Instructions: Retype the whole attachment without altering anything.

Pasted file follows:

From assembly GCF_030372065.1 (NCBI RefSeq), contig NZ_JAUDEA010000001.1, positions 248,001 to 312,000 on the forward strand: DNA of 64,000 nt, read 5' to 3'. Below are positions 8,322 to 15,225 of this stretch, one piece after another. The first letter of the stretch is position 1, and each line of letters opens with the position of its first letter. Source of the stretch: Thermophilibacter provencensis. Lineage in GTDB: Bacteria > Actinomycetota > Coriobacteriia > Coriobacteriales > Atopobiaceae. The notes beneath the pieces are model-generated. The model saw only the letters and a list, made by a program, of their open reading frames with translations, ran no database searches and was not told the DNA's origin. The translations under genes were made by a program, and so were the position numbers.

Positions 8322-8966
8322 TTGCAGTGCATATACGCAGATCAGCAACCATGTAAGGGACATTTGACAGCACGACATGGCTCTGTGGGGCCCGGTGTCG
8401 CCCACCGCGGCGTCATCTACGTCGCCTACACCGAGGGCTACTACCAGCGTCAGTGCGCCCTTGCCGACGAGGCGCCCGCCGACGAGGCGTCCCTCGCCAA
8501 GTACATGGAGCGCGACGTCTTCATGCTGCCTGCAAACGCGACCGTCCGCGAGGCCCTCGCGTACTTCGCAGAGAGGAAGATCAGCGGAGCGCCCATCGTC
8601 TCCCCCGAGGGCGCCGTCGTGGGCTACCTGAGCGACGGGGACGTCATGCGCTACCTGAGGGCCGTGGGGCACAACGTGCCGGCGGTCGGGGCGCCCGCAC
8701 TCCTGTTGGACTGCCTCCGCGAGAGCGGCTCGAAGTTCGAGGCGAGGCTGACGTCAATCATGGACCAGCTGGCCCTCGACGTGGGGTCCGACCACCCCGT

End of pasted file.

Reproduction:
From assembly GCF_030372065.1 (NCBI RefSeq), contig NZ_JAUDEA010000001.1, positions 248,001 to 312,000 on the forward strand: DNA of 64,000 nt, read 5' to 3'. Below are positions 8,322 to 15,225 of this stretch, one piece after another. The first letter of the stretch is position 1, and each line of letters opens with the position of its first letter. Source of the stretch: Thermophilibacter provencensis. Lineage in GTDB: Bacteria > Actinomycetota > Coriobacteriia > Coriobacteriales > Atopobiaceae. The notes beneath the pieces are model-generated. The model saw only the letters and a list, made by a program, of their open reading frames with translations, ran no database searches and was not told the DNA's origin. The translations under genes were made by a program, and so were the position numbers.

Positions 8322-8966
8322 TTGCAGTGCATATACGCAGATCAGCAACCATGTAAGGGACATTTGACAGCACGACATGGCTCTGTGGGGCCCGGTGTCG
8401 CCCACCGCGGCGTCATCTACGTCGCCTACACCGAGGGCTACTACCAGCGTCAGTGCGCCCTTGCCGACGAGGCGCCCGCCGACGAGGCGTCCCTCGCCAA
8501 GTACATGGAGCGCGACGTCTTCATGCTGCCTGCAAACGCGACCGTCCGCGAGGCCCTCGCGTACTTCGCAGAGAGGAAGATCAGCGGAGCGCCCATCGTC
8601 TCCCCCGAGGGCGCCGTCGTGGGCTACCTGAGCGACGGGGACGTCATGCGCTACCTGAGGGCCGTGGGGCACAACGTGCCGGCGGTCGGGGCGCCCGCAC
8701 TCCTGTTGGACTGCCTCCGCGAGAGCGGCTCGAAGTTCGAGGCGAGGCTGACGTCAATCATGGACCAGCTGGCCCTCGACGTGGGGTCCGACCACCCCGT